The thing I love most about my job is watching people age backward, becoming more lively and energetic as they free themselves from situations that are toxic to their essential selves. – Martha Beck
One of the exercises psychologists ask you to do is the perfect day exercise.
Imagine you could do anything – you had no limits or constraints at all – and you had all the resources and money to do whatever you could possibly want.
What would you do?
If you’re interested, take a minute and write down your perfect day – go into detail and be as imaginative as you want.
You can do the same exercise with your business or your job role.
What would a perfect day at work look like, a perfect business trajectory – how would you describe that to someone else.
Now, when you’ve done this you have an opportunity to learn more about yourself.
Many of us think that we would like to do something – be a famous singer, a racing car driver, a President.
When you look at your perfect day the thing you should ask is how much time you spend doing the thing you think you want to do.
For example, does your perfect day include practising for three or four hours?
Does it include doing to track days?
Or does it involve actively getting involved in local politics?
If your idea of a perfect day is to spend your morning in bed with several attractive members of the opposite sex and then take your private jet to Paris for breakfast, followed by lunch in the Riviera while your chauffeur waits to take you to a private dinner with the Queen followed by an exclusive nightclub – then perhaps what you want is to be famous and have lots of money – not actually sing or drive or lead.
When it comes to your business the same considerations apply – do you want a passive income generating machine that gives you money for doing no work at all – or are you pursuing a calling that means a huge amount to you?
The chances are that what we think we want is often what we think we should want – or what others want for us.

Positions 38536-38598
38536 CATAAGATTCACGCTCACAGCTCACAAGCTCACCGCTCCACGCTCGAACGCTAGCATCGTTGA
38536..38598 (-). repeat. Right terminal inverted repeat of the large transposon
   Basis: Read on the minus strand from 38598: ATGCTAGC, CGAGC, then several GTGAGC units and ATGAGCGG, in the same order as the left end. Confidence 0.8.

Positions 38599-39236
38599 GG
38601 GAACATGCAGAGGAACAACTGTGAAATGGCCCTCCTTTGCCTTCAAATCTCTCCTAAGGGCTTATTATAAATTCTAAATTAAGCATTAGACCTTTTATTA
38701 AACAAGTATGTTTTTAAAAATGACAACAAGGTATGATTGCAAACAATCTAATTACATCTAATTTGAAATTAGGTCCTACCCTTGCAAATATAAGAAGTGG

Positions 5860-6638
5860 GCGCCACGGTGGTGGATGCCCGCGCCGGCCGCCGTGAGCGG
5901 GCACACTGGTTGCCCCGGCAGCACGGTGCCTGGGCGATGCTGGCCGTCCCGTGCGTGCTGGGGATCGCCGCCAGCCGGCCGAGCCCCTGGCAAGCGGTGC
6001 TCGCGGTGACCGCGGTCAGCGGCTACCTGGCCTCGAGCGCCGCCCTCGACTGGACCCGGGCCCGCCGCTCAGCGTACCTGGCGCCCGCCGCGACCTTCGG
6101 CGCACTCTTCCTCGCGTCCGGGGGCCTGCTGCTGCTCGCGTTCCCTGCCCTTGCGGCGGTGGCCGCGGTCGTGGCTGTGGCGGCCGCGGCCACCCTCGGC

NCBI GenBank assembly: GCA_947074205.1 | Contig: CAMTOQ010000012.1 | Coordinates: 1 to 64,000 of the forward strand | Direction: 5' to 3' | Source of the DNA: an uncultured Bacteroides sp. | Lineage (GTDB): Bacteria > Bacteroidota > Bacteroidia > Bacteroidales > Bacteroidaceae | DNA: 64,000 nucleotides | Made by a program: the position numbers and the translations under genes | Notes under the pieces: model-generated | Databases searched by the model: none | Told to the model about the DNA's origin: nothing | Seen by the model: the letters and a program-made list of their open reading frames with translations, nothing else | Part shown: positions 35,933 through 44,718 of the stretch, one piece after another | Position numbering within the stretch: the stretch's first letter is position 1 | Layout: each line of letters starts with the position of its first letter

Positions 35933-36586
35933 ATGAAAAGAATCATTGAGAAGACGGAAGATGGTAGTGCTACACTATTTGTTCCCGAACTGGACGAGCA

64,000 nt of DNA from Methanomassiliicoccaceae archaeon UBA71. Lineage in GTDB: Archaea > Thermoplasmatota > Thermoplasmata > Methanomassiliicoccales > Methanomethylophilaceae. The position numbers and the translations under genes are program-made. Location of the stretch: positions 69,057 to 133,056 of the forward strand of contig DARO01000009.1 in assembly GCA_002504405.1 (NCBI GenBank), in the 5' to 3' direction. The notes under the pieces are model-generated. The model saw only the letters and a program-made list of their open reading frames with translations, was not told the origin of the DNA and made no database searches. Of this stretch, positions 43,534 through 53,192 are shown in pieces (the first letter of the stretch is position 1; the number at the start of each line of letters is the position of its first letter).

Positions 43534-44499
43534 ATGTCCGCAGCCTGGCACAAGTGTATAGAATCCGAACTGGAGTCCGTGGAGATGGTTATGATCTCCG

How do we know what we really want – what’s the thing that would drive us if we only knew what it was?
What are the possible selves we could have?
Do you think you would like writing poetry or painting?
Is being a good parent the thing you want to do – know that your children will look back on their childhood with happiness and gratitude?
Do you want to tinker with things, invent or make stuff that helps people – or do you want to be a good friend, someone with strong, deep relationships?
Or do you want to be the life and soul of the party – the person who is in charge of happiness?
Here’s the thing.
If you can’t do anything you want in your imagination when there is nothing holding you back – how will you do it in real life with all the constraints and excuses around you?
When you have a job that drains all your energy, when you have children and a mortgage and car payments and holidays and no money – how will you find the time to create or learn or be who you want to be?
And there’s no easy answer to that – because all the things you have bought over time – the things that you own now own you and your life.
You’re loaded down – just imagine yourself like a mule weighted down with all the possessions in your life.
When you were young and carefree you didn’t have a care in the world and the time seemed endless.
When you’re older time passes more quickly and you move more slowly – because of all the baggage you’re carrying.
So, the first step to making a change, especially later in life, is to jettison some of that load – get rid of everything you don’t need and most of what you do and keep only what is absolutely crucial to your existence.
Your family, friends and passion for what you do.
And then maybe you can start working on making life just that bit more perfect.